So what do we do now to figure out some TE pairs?

Criteria #3 - Use Footballguys' TE Strength of Schedule

This sounds pretty simple, doesn't it? Just take the TE Strength of Schedule to figure out when certain players are more likely to score well. What I did is similar to what the Projections Dominator and Draft Dominator do for you - take the projected fantasy points and slice them up over 16 weeks based on the strength of schedule. I call this result the "distributed fantasy points" for each receiver.

After I had all 14 tight ends with distributed fantasy points on a weekly basis, I just compared all of the possible TE pairs to find the best duos for TEBC. So here we are - time for some results.

Rank Tight End 1 Tight End 2 Value
1 Brandon Pettigrew Jordan Cameron 164.4
2 Jordan Cameron Dustin Keller 163.5
3 Brandon Pettigrew Dustin Keller 162.9
4 Jordan Cameron Brandon Myers 161.0
5 Brandon Pettigrew Dwayne Allen 160.4
6 Brandon Pettigrew Jermaine Gresham 160.4
7 Jordan Cameron Martellus Bennett 160.0
8 Brandon Pettigrew Martellus Bennett 159.0
9 Jordan Cameron Jermaine Gresham 158.7
10 Jordan Cameron Dwayne Allen 158.4
11 Jordan Cameron Marcedes Lewis 157.3
12 Brandon Pettigrew Coby Fleener 156.7
13 Brandon Pettigrew Fred Davis 156.3
14 Brandon Pettigrew Ed Dickson 156.3
15 Dustin Keller Brandon Myers 156.2
16 Jordan Cameron Fred Davis 155.6
17 Dustin Keller Jermaine Gresham 155.2
18 Dustin Keller Martellus Bennett 155.1
19 Jordan Cameron Ed Dickson 154.5
20 Dustin Keller Dwayne Allen 154.1
21 Jordan Cameron Coby Fleener 153.6
22 Jordan Cameron Rob Housler 153.5
23 Brandon Pettigrew Heath Miller 153.4
24 Dwayne Allen Marcedes Lewis 152.4
25 Dustin Keller Ed Dickson 152.2
26 Brandon Pettigrew Brandon Myers 152.1
27 Dustin Keller Marcedes Lewis 151.9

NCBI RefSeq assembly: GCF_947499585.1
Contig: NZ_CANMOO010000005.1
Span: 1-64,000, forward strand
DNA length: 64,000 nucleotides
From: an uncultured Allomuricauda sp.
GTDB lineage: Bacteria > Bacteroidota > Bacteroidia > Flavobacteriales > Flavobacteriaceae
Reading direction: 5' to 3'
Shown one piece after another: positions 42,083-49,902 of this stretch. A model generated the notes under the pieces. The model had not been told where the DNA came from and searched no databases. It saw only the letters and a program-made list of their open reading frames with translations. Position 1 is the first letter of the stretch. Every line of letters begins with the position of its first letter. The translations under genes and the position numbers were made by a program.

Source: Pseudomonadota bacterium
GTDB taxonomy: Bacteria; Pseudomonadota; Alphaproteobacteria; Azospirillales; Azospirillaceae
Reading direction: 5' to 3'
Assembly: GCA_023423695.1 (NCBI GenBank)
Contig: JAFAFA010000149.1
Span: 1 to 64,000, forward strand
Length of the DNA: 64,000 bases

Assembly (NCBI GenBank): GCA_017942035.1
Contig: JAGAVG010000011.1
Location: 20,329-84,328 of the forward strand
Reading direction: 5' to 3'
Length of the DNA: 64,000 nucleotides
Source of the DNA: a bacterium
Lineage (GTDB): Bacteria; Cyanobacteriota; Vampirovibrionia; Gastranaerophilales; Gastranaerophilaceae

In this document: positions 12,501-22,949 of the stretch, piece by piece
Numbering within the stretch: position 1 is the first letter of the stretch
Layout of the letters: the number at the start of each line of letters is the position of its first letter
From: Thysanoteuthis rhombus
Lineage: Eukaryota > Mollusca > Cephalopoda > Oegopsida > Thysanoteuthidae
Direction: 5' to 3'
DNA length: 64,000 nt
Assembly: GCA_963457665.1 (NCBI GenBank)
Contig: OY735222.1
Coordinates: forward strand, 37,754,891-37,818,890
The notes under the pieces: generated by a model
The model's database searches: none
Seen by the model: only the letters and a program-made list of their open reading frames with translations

28 Brandon Pettigrew Tyler Eifert 151.6
29 Brandon Pettigrew Marcedes Lewis 151.6
30 Dwayne Allen Fred Davis 151.5
31 Jordan Cameron Jacob Tamme 151.2
32 Jermaine Gresham Brandon Myers 151.0
33 Jordan Cameron Heath Miller 150.4
34 Dwayne Allen Brandon Myers 150.4
35 Martellus Bennett Fred Davis 150.4
36 Martellus Bennett Brandon Myers 149.7
37 Dustin Keller Coby Fleener 148.9
38 Martellus Bennett Marcedes Lewis 148.8
39 Jermaine Gresham Fred Davis 148.6
40 Martellus Bennett Jermaine Gresham 148.4
41 Fred Davis Brandon Myers 147.8
42 Brandon Pettigrew Rob Housler 147.7
43 Dwayne Allen Jermaine Gresham 147.6
44 Jermaine Gresham Marcedes Lewis 147.4
45 Jordan Cameron Tyler Eifert 147.3
46 Marcedes Lewis Coby Fleener 147.0
47 Dustin Keller Fred Davis 146.7
48 Brandon Myers Ed Dickson 146.6
49 Dustin Keller Rob Housler 146.3
50 Dustin Keller Jacob Tamme 146.3
51 Dwayne Allen Jacob Tamme 146.2
52 Brandon Pettigrew Jacob Tamme 145.9
53 Martellus Bennett Jacob Tamme 145.5
54 Marcedes Lewis Ed Dickson 145.1
55 Dwayne Allen Rob Housler 144.8
56 Dustin Keller Tyler Eifert 144.7
57 Fred Davis Marcedes Lewis 144.7
58 Brandon Pettigrew n/a 144.6

Table 2: PPR Tight End Committee Pairs

As we can see from Table 2, we have some very good pairs to select from for TEBC. There are 57 pairs that are worth more than Brandon Pettigrew (projected as TE12) by his lonesome, who is projected to come in with 144.3 points. Let's also take a look at how often some of these guys show up on the table:

Tight End Freq
Brandon Pettigrew 15
Jordan Cameron 14
Dustin Keller 13
Dwayne Allen 9
Marcedes Lewis 9
Brandon Myers 8
Fred Davis 8
Jermaine Gresham 8
Martellus Bennett 8
Ed Dickson 5
Jacob Tamme 5
Coby Fleener 4
Rob Housler 4
Tyler Eifert 3
Heath Miller 2

Table 3: Tight End Committee Pair Appearances by Player

As we can see from Table 3, the results are dominated by three guys – Brandon Pettigrew, Jordon Cameron and Dustin Keller.  That is a significant result as it gives us the key player to target for the TEBC approach to the draft.  The next six on the list – Dwayne Allen, Marcedes Lewis, Brandon Myers, Fred Davis and Jermaine Gresham – gives us options for the second half of the pairing for TEBC.

Putting It All Together